GH: Right, it’s off-limits. Like, let me see somebody take my headgear and a week later I see them wearing it in the tournament and…oh boy. (Laughs) At that point, I’m not going to even want it back, I’m not going to fight you. I’m just going to wait until I find something of yours and then you’ll see me wearing your singlet the next week. He’s going to be like “Nice singlet”, and I’m going to be like, “Nice headgear.” With a silent little grin. (Laughs)

5PM: I had to talk to RaVaughn a little while back and we were talking video games for a minute. You into video games, too?

GH: Yeah, I play video games. Me, I’m all FIFA. You know, soccer?

5PM: Of course, everyone knows that game.

GH: Shhhhhh, GOAT. GOAT. You could ask Cody Pack, Jesse Thielke, Ben Provisor, you could ask all these guys about my FIFA skills.

5PM: Wait a minute here, do you play online people also?

GH: Yeah, I’m the champ online, and I play everybody at the OTC.

5PM: Okay, so you’re not just playing people who casually play, you’re playing people who know what they’re doing.

GH: I play people who know what they’re doing. Patrick Martinez, he takes a lot of pride in his FIFA skills and you could ask him about some of our games.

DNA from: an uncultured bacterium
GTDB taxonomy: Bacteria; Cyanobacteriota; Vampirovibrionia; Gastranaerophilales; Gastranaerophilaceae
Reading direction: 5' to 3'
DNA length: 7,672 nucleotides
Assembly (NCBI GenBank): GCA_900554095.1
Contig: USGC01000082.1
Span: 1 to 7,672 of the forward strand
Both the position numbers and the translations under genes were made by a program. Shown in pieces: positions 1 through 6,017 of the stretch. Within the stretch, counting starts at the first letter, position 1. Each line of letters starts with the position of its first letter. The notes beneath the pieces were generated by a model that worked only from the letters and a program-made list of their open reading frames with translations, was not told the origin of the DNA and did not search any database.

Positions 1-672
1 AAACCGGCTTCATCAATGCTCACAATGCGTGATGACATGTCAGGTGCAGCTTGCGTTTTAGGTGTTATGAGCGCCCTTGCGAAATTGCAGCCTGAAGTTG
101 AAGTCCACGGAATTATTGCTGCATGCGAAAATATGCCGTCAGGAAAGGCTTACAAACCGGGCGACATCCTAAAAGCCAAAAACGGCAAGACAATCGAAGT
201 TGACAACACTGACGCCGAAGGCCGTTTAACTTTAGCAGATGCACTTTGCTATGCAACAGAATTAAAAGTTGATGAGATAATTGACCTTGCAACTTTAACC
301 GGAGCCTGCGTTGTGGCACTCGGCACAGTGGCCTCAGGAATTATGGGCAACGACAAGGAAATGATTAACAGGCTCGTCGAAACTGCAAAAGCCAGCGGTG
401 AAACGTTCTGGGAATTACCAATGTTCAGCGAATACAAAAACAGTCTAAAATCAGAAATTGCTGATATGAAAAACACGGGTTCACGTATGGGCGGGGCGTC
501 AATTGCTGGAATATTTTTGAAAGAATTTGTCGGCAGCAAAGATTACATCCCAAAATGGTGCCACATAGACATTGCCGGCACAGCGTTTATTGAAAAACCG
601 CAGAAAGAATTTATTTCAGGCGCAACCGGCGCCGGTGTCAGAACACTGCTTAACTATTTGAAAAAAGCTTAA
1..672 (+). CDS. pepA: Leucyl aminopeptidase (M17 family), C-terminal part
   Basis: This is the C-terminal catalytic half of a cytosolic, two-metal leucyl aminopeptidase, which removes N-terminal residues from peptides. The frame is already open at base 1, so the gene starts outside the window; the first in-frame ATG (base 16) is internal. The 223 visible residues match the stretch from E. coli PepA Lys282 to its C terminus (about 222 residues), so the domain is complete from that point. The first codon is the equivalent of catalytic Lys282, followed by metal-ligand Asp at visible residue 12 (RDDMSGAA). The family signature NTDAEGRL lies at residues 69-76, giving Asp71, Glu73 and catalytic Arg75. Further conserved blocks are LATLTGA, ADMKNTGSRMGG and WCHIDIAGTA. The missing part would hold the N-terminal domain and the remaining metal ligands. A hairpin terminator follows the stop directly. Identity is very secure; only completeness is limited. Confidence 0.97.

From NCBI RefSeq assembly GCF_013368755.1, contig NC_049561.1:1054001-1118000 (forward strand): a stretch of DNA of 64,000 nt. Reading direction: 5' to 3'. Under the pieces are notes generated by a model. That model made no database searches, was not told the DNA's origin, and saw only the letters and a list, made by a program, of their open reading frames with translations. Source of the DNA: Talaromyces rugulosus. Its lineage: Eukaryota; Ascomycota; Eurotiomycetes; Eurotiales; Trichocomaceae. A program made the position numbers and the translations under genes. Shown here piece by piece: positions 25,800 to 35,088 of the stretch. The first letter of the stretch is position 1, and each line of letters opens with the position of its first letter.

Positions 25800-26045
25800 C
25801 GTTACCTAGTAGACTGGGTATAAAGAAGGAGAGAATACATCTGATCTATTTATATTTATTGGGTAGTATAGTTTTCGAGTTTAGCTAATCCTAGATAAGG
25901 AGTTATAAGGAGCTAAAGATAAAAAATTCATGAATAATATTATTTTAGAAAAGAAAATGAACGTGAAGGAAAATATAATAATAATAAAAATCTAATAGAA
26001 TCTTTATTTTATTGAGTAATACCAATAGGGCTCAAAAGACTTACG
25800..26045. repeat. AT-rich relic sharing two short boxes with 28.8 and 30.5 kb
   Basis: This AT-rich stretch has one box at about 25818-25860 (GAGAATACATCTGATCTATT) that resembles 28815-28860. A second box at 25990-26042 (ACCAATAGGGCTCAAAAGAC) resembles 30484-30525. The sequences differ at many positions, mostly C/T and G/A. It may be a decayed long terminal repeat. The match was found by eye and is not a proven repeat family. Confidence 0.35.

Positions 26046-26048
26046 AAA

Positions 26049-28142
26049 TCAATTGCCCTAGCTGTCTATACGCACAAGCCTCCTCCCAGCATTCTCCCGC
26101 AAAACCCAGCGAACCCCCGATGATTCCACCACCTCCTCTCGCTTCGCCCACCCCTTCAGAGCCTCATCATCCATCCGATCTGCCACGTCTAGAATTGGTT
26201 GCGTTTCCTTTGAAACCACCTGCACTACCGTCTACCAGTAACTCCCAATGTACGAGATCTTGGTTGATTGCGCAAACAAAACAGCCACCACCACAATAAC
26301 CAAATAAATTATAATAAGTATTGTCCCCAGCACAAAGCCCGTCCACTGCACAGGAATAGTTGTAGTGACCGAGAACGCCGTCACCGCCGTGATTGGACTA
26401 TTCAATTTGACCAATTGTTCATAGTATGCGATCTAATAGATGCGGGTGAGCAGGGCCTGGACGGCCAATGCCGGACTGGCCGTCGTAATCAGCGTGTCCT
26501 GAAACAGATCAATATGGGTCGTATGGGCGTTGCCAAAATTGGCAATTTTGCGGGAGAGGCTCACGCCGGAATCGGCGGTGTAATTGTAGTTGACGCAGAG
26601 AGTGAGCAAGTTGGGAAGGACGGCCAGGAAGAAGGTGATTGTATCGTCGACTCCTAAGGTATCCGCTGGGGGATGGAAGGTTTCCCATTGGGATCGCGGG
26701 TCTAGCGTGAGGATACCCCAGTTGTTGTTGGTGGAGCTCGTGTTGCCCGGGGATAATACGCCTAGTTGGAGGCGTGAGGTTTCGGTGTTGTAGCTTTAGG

5PM: With FIFA, you do have to operate a lot of functions.

GH: There are a lot of controls involved and if you don’t know what you’re doing, you should put the sticks down because you won’t stand a chance. There are so many controls that it is a very difficult game to even play if you don’t know what you’re doing.

5PM: You have to devote enough time to get good at it.

G’Angelo Hancock: It makes sense because you know how in the real games, the announcers freak out over the goals and stuff? It’s the same thing in the video game because there are so many controls, you put in all this work and your fingers are hurting by the time you score a goal you freak out just as long, screaming “GOAL!” for five minutes before you play again.

5PM: You don’t bring a video game console overseas, do you?

GH: You know, I am working on doing that by getting some kind of cord. But the thing about that is the energy output is not the same overseas as it is in America. A lot of times people end up frying their systems and I’m not trying to have that.

FIFA soccer - Hancock loves this game

5PM: A big part of helping attract wrestlers and fans to Greco is marketability. People want to see throws and we now have guys who wrestle more exciting, young guys like Kamal Bey and yourself who are willing to throw…

GH: To put it all out there.